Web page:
In this consensual space, Pocock thought, certain key strains threatened to disappear, strains which were indigenous to modernity but also not reducible to it, and often with much older lineages. His republicanism was a tradition of thinking that shared liberalism’s fear of arbitrary government. Yet it had no illusions about the idea that regimes could somehow be made resilient to historical change and corruption. More than liberalism, he claimed, it also insisted that the idea of individuals with a package of rights was insufficient as a basis for political order. Instead, liberty presupposed a notion of virtue different from the pre-modern Christian one. As Machiavelli saw it, Christian virtue should be distinguished from the pagan virtu, which implied a commitment to political action in the here and now, not the payoffs of the celestial kingdom. This recovery of politics in secular and sacred time proved the key insight of Pocock’s republican synthesis, which had migrated from ancient Roman thinkers to the Italian city republics of the high Middle Ages to the early modern revolutionaries in Britain and the United States. Begun in the Italian city republics with a more direct memory of Roman legal tradition, this political language united Florentine thinkers and 17th-century British radicals. When the 1688 Glorious Revolution restored kingship, Pocock argued, Britain had fatally drifted away from its republican origins. In the British colonies, however, identification with this legacy continued. American thinkers hoped that their newly independent republic could redeem the promise of a metropolitan British tradition.
It was this American context that provided a more direct setting for Pocock’s intervention in the 1975. Written after the 1973 oil price shock, the book reflected the declinist mood in the US after Nixon’s retreat from Vietnam and worries about imperial adventurism. The idea that the former settler colony had drifted away from its status as a small agrarian republic and had become an industrial empire seemed irresistible. As the historian Mira Siegelberg noted, this declinism continued to shape Pocock’s own thinking in the 1960s. Unconsciously, Pocock claimed, Americans still conducted their debates in older republican categories. Yet the ascent of post-war liberalism meant that they also inhabited a political culture they did not fully understand. Part of the book’s purpose then was therapeutic: an attempt at self-understanding rather than a call to action. Narratives of republican decline were also a feature of Pocock’s writing on the historian Edward Gibbon’s The Decline and Fall of the Roman Empire, in which he showed how the Enlightenment thinker was much more indebted to an older republican historiography rather than the new scientific methods.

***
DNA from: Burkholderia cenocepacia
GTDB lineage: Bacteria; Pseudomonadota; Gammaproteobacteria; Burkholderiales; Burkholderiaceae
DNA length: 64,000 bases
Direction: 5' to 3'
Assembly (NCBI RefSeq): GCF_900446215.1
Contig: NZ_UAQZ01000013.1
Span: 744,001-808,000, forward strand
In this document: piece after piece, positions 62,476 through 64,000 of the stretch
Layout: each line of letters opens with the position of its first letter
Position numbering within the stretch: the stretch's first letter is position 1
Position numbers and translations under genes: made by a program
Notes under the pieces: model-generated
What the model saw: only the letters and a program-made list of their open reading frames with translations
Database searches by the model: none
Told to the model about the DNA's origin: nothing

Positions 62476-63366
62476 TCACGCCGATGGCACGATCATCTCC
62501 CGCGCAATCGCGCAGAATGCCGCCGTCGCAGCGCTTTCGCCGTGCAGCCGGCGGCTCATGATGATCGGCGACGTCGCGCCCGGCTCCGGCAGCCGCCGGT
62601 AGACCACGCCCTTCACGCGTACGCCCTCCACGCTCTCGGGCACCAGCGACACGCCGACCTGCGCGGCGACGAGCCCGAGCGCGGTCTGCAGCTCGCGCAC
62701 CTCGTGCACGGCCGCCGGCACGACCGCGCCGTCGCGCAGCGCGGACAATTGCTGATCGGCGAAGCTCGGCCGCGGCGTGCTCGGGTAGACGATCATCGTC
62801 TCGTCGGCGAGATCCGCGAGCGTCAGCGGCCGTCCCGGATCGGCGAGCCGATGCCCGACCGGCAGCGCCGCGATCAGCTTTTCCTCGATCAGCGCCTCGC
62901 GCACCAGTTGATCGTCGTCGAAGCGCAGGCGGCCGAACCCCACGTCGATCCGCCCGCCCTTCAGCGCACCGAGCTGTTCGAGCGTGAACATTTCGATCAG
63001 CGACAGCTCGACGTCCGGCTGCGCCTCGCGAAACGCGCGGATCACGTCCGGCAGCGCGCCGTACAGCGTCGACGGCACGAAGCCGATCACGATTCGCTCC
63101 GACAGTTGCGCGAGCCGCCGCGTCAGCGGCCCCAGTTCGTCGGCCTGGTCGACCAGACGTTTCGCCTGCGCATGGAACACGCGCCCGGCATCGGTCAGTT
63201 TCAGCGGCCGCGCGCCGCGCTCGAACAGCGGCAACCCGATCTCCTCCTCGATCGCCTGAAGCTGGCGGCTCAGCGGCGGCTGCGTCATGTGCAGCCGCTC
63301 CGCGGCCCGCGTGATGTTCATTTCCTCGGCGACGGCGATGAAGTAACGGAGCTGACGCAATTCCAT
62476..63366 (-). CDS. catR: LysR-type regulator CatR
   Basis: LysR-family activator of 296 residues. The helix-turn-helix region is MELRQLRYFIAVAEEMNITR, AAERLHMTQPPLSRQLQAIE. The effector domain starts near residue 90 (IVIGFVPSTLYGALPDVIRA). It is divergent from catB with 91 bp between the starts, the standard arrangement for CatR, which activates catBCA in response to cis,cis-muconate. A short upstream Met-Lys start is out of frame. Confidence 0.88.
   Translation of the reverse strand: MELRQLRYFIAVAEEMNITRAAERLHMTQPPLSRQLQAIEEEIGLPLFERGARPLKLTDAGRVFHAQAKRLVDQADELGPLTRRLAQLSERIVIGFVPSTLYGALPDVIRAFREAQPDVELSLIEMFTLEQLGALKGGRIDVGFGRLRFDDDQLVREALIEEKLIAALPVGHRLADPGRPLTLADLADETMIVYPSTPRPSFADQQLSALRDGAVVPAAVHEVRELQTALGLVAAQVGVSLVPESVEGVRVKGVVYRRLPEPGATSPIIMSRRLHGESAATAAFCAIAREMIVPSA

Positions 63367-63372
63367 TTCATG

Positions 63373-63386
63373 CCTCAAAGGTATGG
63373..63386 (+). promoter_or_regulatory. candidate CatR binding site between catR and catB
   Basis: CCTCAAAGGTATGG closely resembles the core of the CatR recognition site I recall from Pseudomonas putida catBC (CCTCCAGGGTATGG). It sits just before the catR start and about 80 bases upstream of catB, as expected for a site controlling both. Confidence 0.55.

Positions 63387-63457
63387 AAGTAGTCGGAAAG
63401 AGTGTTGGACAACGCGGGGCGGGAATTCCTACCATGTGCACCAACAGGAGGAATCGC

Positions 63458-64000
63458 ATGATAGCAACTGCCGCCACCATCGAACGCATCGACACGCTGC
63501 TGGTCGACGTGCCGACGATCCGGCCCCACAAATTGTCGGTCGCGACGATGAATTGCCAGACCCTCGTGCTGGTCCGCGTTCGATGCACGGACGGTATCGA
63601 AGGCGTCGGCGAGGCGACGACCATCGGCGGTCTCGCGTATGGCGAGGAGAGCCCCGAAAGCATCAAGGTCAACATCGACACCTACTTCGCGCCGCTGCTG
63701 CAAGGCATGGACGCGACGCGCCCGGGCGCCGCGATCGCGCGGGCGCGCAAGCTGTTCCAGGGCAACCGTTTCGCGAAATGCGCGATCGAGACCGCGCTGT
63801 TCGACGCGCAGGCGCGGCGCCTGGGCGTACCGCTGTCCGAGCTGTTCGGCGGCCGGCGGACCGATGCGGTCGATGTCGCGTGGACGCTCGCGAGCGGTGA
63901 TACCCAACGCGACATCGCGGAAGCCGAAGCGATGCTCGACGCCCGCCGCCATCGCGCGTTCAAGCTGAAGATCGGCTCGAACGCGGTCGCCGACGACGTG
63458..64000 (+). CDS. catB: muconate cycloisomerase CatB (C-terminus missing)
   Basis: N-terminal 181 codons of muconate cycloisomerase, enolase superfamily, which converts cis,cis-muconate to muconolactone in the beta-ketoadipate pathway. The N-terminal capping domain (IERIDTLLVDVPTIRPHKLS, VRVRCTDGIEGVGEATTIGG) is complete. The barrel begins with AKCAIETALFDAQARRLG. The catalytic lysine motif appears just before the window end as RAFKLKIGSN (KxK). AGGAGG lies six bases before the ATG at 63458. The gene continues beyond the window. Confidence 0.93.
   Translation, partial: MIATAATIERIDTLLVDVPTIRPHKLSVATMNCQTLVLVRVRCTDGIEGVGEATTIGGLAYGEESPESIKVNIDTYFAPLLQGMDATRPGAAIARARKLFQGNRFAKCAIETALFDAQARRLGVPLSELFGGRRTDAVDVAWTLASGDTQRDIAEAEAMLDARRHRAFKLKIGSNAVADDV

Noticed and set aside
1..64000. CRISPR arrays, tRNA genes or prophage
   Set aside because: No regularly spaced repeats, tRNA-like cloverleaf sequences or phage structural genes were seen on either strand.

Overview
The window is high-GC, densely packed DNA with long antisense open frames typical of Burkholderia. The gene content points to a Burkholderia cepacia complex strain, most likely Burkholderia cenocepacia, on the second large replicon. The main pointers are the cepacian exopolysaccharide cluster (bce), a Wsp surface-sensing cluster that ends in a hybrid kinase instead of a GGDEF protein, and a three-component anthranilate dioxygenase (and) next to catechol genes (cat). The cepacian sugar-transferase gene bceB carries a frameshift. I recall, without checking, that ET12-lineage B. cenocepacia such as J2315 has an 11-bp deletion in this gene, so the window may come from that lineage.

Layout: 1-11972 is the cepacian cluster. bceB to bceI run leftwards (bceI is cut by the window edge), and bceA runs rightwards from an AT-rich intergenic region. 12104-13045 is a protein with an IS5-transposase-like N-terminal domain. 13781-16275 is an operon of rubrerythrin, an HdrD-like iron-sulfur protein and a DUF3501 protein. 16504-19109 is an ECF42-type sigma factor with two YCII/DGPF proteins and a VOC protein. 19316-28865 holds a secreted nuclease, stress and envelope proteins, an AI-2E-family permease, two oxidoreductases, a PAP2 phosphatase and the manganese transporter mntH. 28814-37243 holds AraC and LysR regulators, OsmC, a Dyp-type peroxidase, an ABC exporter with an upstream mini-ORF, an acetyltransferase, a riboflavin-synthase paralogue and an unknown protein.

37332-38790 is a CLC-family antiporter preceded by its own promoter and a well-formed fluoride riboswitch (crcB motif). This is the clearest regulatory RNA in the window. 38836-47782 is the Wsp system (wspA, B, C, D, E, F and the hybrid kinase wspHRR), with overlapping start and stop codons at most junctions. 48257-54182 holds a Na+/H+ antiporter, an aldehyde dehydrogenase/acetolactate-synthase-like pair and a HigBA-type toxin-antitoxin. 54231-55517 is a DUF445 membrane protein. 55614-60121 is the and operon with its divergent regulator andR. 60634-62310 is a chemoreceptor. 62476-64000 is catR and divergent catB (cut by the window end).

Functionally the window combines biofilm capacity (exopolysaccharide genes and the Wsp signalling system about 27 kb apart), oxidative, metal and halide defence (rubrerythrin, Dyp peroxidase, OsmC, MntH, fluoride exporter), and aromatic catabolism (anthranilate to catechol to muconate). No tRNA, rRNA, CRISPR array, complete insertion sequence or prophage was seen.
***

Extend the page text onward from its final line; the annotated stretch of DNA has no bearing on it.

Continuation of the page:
Clearly, Pocock could not repress a certain wistfulness about his republican tradition. This nostalgia is clear in his debt to the German émigré philosopher Hannah Arendt. Arendt claimed that ancient republicanism relied on a distinction between the vita reflectiva of the citizen and the vita activa of the worker, the former allowing for political action, the second constraining it. Early modern republicans including the American founders had recognised this point early on. At one point, Arendt claimed however, modern politics had shifted registers: citizens were said to ‘behave’ rather than to ‘act’, and people became the object of policy rather than subject of politics.
[See also: Germany’s new years of lead]
For Arendt as for Pocock, the connection between republican politics and slavery was often implicit: it was only when aristocrats could delegate productive activity to a slave caste that politics became possible as a human activity. This clearly sat uneasy with the idea that modernity had let the ‘people’ into the public sphere, and Pocock repeatedly admitted the contradictions between his republican tradition and modern democracy. English Civil War republicans were no Levellers; except for Jefferson and Paine, the Founding Fathers were unlikely democrats. The French Jacobins, Pocock claimed in turn, were more enamoured with Sparta than Rome, and wielded an unduly inflexible and repressive notion of virtue. Neither purely democratic nor liberal, republicanism had once formed the lingua franca in which the moderns thought about politics. We were bound to misunderstand not just them but also ourselves if we failed to recognise this fact.